King Corn: How It’s Done at Howden Farm
At this time of year, everybody serves corn on the cob and everybody claims that their local farm stand has the hands-down best corn in the region. The people who go to Howden Farm in Sheffield are among the most vociferous, and so are the folks who buy their corn at Silamar Farm in Millerton (NY), LaBonne’s in Salisbury (CT), and the Co-op in Great Barrington (MA), because what they are buying is Howden Corn, too.
“We pick it in the morning and deliver it for that day’s sale,’ says Bruce Howden, who grew up on this farm by the Housatonic River. He moved away for 30 years and ran a B&B and graphic design business in Vermont before returning home in 1998 to continue and honor his father’s legacy. “We’ve been selling sweet corn here since 1948,” he says.
It’s the freshness, Howden believes, that makes his corn distinctive. “It could be the soil and it could be the agricultural practice,” he says, “But I get up at 5 AM to pick our corn. Some people pick corn in the afternoon, but I think it makes the corn starchier. We’ve built our reputation on seven days a week delivery.”
He says it was not hard to get back into the agricultural life after 30 years away from it. “It’s like riding a bike, but there weren’t bikes with ten speeds back then,” he says in a drawl that makes him sound like a New England version of Truman Capote. “The farming business has become very scientific. You test the soil and find out what nutrients it needs. You just don’t buy 10-10-10 and hope for the best.” While farming is not an easy life, it’s not as grueling as it was in his father’s day. “We have a brand new mechanical corn picker—we’ve nicknamed it Conrasaurus Pix—and it works perfectly,” he says cheerfully.
Though he has 35 acres of sweet corn under cultivation, it is the 40 acres of pumpkins that really get him animated. “My father developed something called the Howden Pumpkin,” he says. “It became the gold standard in the industry. You’ll see it in all the seed catalogs.” His father also developed something called the Howden Biggie. “Its average size is 43 pounds,” he says proudly.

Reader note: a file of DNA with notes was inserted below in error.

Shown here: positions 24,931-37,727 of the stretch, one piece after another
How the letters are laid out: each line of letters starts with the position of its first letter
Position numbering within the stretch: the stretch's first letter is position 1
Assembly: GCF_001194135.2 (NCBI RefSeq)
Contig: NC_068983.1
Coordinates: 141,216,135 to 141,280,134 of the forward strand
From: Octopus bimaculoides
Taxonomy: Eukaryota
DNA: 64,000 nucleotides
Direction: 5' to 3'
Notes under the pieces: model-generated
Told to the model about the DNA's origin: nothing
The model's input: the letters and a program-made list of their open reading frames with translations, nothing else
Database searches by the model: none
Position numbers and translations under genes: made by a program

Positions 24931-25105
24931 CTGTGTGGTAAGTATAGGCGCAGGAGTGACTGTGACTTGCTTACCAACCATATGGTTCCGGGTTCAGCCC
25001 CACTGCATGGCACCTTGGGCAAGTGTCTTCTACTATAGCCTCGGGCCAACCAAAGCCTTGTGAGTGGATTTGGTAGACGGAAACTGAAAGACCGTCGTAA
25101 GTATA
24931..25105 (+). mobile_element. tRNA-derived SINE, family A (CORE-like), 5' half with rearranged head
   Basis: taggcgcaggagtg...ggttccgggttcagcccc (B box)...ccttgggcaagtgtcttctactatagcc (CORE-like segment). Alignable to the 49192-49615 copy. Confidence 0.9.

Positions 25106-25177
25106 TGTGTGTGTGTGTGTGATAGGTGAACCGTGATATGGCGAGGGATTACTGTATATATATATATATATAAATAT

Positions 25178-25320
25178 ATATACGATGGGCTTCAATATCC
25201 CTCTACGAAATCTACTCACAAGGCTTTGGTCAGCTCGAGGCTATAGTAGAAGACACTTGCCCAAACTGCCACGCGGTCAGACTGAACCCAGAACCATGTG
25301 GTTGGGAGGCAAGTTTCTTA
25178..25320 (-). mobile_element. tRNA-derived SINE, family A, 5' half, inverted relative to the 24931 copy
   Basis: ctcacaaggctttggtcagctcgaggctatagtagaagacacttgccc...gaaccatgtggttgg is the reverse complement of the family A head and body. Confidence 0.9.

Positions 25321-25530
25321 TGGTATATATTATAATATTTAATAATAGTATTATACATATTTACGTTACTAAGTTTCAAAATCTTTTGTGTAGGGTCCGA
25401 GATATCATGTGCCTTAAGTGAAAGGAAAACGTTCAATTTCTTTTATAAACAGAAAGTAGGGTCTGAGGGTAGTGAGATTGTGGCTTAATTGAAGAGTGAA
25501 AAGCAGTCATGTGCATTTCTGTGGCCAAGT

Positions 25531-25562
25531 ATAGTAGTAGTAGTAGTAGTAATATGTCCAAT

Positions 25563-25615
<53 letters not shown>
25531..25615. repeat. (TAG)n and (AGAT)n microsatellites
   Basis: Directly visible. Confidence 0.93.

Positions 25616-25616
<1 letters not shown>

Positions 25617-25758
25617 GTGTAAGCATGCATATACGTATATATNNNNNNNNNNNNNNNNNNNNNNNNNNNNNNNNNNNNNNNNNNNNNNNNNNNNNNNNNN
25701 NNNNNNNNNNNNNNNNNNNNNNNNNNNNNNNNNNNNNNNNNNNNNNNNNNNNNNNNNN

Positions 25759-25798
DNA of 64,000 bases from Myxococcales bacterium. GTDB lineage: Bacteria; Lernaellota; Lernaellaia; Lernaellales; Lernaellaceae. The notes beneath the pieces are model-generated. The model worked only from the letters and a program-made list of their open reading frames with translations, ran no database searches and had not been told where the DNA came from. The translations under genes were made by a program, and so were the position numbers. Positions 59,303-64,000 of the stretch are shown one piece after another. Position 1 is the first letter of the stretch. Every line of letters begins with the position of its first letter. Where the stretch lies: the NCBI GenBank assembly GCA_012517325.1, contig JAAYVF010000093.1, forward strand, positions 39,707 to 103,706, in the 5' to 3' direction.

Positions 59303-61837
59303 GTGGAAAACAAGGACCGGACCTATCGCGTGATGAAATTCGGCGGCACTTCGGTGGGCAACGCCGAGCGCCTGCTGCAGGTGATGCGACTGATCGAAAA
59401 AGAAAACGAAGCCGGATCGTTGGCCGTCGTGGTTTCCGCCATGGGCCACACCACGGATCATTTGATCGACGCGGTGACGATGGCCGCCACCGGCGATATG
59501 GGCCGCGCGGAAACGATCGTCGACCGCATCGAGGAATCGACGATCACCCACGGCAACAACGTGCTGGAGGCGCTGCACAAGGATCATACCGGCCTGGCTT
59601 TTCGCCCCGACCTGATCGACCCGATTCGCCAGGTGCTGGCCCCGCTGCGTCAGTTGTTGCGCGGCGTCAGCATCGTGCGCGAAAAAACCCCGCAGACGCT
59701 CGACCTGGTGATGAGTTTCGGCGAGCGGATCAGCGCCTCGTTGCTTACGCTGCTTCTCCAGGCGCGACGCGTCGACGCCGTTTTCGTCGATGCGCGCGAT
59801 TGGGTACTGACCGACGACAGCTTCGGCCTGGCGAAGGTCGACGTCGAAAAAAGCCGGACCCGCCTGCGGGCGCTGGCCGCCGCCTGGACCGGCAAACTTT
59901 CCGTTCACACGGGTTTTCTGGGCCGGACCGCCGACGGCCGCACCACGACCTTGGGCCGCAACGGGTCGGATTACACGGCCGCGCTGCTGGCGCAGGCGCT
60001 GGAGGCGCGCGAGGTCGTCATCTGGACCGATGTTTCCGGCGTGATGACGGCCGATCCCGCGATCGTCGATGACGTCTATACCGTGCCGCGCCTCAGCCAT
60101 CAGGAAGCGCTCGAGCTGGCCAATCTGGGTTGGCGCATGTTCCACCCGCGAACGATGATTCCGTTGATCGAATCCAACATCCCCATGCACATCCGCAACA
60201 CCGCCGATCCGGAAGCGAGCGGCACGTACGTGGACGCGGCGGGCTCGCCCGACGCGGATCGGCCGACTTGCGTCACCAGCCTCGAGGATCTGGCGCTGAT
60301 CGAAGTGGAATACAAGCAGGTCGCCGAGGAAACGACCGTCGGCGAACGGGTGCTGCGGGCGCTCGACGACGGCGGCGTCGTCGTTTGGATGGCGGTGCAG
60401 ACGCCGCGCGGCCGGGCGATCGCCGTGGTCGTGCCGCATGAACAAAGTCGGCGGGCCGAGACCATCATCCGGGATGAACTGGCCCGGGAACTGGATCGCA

Howden sells pumpkins to places like Ward’s Nursery, and he has a pick-your-own patch at his spread in Sheffield along with a hay maze for small children and hay rides through the fields on autumn weekends. But he laments that pumpkin growing is not what it was. “It’s like the Christmas tree business,” he says. “A lot of people have gotten into it in small ways if they have a little bit of extra land.”
Instead of thinking about slowing down, Howden is thinking about expanding, even though he has sold the development rights to almost all of his land—more than 200 acres—to the State of Massachusetts, which will keep them in agriculture in perpetuity. “We closed on that on July 25, which was quite a big deal,” he says. “I have five acres of small fruit right now and I would like to grow more.”
Right now, he is focusing on harvesting corn and spraying the pumpkin patch so the vines and stems are sturdy. “A good pumpkin to my mind has to have a good stem,” he says. Does he have any special tricks for cooking corn? “No, I just boil or grill it,” he says, but he does have a tip about not cooking it. “You can munch on corn raw, which is what we often do in the fields,” he says. “And if you’re making a corn salad, you really don’t have to cook it at all.”
303 Rannapo Rd, Sheffield, MA; 413.229.8481